Then again, there’s always an exception to every prejudice. In this perfectly mixed comedy-drama, Toni Collette plays Rose, a workaholic lawyer who buys shoes instead of enjoying life. Maybe if that’s all there was to this film, it would be as indulgent as “The Weather Man,” but instead director Curtis Hanson (working from a script by Susannah Grant based on a Jennifer Weiner novel) saddles Rose with an impossibly self-serving sister (Cameron Diaz in a career-best performance) who turns to her sister every time her life hits the skids.

The fighting between Rose and Diaz’s Maggie has been played out in dozens of movies, both tragedy and comedy, yet Hanson keeps it fresh by never letting these character become cliches. These are recognizable women, not movie fantasies, doing their best to avoid facing up to their problems and their need for one another. And while Maggie comes off badly in the first half of the film as we see her only from her sister’s perspective, there is never any doubt that both are incomplete without the other.

It also becomes clear that these motherless girls (their mother struggled with mental illness and committed suicide when they were young) are desperate for maternal guidance, which materializes in the form of an unexpected grandmother (a subdued Shirley MacLaine).

When the film shifts to a Florida retirement community, I braced myself for the onslaught of old people shtick, but the filmmakers show restraint, mostly avoiding cheap jokes (though a running bit with the male retirees gawking at the bikini-clad Diaz is overused). It’s a mark of this film’s accomplishment that while the focus never strays from the sisters, the movie still offers a very honest, sweet portrait of the retirees.

The three principals all give impressive performances, especially Collette, who totally embodies this smart, but aimless woman who finds a new world when she decides to take a few chances.

I wasn’t that impressed with Hanson’s most recent films, “Wonder Boys” (2000) or “8 Mile” (2002), but “In Her Shoes,” shows that, like he did in “L.A. Confidential” (1997), he can take an old-fashioned story, make it sharply contemporary and fill it with characters you can’t help but care about.

“In Your Shoes” features a widowed father who hides the existence of a grandmother; in “The Weather Man,” an insecure man forever measures himself against his famous father; in “North Country,” a woman is berated by her father for not sticking with an abusive husband; and “The Squid and the Whale” centers around the most self-centered father in the history of parenthood. And that’s just the movies I saw in November.

In those other movies, the parenting flaws aren’t central to the plot of the film, but “The Squid and the Whale” has nothing to say other than bad parents can be sophisticated and well-read. Jeff Daniels plays Bernard, a college professor and published novelist who separates from his wife Joan (Laura Linney) because of her infidelity. Ridiculously splitting the custody of their two sons, the pair, especially the arrogant and self-centered Bernard, do everything they possibly can to make life hell on the boys (who, not surprisingly, are as self-involved as their parents).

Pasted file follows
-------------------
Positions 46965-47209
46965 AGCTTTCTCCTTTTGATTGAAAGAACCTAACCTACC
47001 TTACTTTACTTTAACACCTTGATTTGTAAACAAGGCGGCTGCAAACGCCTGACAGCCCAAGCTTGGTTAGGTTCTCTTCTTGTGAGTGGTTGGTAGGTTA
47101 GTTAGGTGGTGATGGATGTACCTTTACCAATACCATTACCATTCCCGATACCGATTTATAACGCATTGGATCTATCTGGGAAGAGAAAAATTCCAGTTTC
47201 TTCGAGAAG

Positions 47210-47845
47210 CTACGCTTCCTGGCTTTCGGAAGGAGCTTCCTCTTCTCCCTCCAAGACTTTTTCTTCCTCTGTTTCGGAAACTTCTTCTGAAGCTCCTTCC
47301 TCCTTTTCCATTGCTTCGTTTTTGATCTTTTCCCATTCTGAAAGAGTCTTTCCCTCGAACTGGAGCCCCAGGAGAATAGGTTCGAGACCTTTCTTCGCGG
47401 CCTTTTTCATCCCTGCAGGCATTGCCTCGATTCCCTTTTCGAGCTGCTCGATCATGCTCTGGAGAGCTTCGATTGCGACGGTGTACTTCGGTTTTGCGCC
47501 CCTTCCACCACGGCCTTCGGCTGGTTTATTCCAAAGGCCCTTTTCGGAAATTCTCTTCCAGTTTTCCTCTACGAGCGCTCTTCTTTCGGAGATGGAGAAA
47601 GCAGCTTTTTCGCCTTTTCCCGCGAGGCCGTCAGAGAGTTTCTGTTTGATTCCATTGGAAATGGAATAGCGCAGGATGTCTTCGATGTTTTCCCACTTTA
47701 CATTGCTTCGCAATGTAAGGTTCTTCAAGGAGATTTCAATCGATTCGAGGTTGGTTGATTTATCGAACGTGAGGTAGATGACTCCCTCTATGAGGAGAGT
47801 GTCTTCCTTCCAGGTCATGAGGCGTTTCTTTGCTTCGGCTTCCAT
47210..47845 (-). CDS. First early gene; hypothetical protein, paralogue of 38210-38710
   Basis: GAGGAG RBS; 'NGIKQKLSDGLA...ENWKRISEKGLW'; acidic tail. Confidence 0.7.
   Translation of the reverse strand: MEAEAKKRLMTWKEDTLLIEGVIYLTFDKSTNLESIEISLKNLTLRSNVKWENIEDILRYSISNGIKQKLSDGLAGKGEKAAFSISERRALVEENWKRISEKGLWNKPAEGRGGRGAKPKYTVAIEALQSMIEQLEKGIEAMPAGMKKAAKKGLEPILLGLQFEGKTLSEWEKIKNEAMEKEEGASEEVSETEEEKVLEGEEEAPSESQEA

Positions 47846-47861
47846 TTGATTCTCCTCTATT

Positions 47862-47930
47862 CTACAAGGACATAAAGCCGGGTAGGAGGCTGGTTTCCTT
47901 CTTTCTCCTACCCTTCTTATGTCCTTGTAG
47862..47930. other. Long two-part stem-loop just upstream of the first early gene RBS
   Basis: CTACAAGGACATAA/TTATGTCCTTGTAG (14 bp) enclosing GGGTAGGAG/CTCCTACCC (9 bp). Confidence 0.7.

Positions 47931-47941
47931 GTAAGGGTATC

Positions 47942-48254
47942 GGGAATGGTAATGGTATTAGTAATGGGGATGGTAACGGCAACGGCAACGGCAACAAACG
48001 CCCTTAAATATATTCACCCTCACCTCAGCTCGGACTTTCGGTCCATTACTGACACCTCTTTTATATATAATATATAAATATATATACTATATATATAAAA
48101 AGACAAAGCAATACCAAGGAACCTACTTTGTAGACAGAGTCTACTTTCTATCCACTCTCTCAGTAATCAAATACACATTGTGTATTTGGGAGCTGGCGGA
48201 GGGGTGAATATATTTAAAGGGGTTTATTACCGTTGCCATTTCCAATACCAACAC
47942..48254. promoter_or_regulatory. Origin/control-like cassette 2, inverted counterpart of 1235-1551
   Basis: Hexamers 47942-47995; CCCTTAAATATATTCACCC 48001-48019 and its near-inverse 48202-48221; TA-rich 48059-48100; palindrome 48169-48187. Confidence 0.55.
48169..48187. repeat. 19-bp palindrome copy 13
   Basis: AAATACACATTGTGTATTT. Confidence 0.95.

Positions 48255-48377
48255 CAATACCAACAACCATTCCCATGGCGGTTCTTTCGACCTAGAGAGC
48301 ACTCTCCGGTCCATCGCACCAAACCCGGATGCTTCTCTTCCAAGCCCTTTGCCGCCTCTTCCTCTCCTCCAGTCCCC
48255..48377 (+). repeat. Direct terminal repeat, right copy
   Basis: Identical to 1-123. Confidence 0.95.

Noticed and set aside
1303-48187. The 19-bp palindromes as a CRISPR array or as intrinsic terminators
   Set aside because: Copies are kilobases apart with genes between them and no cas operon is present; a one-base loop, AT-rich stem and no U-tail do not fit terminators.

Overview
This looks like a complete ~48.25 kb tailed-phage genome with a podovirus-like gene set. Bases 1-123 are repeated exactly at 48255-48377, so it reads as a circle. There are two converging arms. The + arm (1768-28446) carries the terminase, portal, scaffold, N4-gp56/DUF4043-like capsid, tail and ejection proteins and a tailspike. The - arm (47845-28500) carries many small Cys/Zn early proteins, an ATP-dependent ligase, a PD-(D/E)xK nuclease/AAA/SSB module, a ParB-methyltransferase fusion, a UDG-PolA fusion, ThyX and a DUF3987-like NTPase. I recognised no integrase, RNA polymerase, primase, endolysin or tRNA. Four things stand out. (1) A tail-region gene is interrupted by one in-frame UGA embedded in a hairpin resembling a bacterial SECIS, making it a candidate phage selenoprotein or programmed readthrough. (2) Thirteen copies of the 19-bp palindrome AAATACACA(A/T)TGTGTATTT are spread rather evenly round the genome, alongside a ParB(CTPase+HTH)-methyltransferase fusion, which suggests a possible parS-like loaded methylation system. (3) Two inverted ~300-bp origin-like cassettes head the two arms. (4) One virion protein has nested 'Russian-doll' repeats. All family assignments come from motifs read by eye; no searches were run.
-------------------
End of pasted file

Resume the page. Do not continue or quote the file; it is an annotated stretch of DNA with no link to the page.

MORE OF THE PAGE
The father would be a funny supporting character if this was a comedy; here he’s just insufferable. That the film is based on the real-life experiences of writer-director Noah Baumbach (who wrote “The Life Aquatic With Steve Zissou”) doesn’t make the character any more plausible, though it does explain the mean-spirited writing. No fiction writer would create such an unsympathetic character.

Linney’s wife-mother comes off more believable; having to live with this idiot all but excuses her flaws. The most appealing character in this dreary picture is the boys’ laconic tennis instructor played by Billy Baldwin. Bernard calls him a “philistine,” but he turns out to be the only sane dude in the bunch.

In an odd juxtaposition of style and content, this slick, genteel movie tells a story of a tawdry, messy affair between a rich businessman and a struggling store clerk young enough to be his daughter.

Adapted from actor Steve Martin’s novella, the script never even attempts to dig deeper into this relationship; it stops with he wants sex, she likes his money.

Martin, of course, cast himself as Ray Porter, the unassuming, soft-spoken fiftysomething computer executive who picks out Claire Danes’ Mirabelle while she’s selling him a pair of gloves at her counter at Saks Fifth Avenue in Los Angeles. While she’s falling in some version of love, he’s happy to have someone to screw when he’s in town.

I was willing to go with this film—Martin and Danes are both engaging performers—until Mirabelle was overjoyed, not outraged, when her sugar daddy pays off her student loan. She might as well have accepted cash payments at the end of each of their nights together. And then there’s a totally unbelievable segment in which a co-worker of Mirabelle plots to sleep with Ray. She barely knows Mirabelle but she wants to bust up her relationship?

The movie also spends an inordinate amount of time with Jeremy (played by Jason Schwartzman), a totally inept underemployed dude who was dating Mirabelle when she met Ray. In frustration, he hits the road with a small-time rock band and learns how to turn himself into an acceptable match for Mirabelle. The picture’s point is that both Mirabelle and Jeremy needed to experience more of life before they would be ready for one another. But both journeys seem very forced, too theatrical. I’m sure it was more convincing on paper.